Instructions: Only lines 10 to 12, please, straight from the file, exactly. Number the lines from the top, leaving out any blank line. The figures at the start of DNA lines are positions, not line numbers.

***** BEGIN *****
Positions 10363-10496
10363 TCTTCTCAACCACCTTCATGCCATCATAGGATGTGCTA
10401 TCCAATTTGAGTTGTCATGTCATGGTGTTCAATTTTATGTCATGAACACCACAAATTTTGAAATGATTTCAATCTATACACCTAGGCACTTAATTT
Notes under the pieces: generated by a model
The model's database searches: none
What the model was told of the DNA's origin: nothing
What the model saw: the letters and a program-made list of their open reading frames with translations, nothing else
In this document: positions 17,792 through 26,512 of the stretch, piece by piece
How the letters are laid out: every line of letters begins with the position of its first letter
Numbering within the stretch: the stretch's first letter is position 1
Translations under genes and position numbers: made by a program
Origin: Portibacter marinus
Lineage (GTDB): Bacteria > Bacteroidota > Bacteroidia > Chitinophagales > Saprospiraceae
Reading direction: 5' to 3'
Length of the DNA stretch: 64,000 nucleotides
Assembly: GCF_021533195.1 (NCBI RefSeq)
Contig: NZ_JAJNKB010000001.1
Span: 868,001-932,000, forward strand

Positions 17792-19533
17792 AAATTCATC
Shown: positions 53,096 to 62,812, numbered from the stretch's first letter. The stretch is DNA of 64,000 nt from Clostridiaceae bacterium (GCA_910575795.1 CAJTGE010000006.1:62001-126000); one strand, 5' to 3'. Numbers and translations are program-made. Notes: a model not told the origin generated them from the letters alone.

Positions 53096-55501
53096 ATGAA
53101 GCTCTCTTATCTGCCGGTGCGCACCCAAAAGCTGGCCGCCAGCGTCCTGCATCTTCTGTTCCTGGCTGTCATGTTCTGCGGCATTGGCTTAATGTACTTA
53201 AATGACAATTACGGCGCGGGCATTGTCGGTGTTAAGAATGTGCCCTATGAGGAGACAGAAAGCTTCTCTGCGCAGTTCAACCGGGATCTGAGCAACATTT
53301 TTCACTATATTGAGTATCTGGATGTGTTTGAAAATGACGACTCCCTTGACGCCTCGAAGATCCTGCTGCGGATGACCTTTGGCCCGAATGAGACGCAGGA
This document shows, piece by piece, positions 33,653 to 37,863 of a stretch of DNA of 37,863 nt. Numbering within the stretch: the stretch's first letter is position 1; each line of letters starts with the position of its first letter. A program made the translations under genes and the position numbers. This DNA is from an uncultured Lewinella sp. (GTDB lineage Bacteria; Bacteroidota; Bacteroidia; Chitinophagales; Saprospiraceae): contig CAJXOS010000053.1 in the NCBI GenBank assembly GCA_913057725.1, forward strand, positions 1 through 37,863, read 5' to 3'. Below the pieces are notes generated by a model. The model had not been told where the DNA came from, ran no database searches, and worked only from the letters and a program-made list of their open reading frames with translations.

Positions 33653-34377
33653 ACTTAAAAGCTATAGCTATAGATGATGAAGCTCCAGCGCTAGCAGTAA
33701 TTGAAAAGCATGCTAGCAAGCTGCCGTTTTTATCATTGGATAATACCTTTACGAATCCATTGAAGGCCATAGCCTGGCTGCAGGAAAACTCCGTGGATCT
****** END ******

Numbering within the stretch: the stretch's first letter is position 1
Translations under genes and position numbers: made by a program
Origin: Portibacter marinus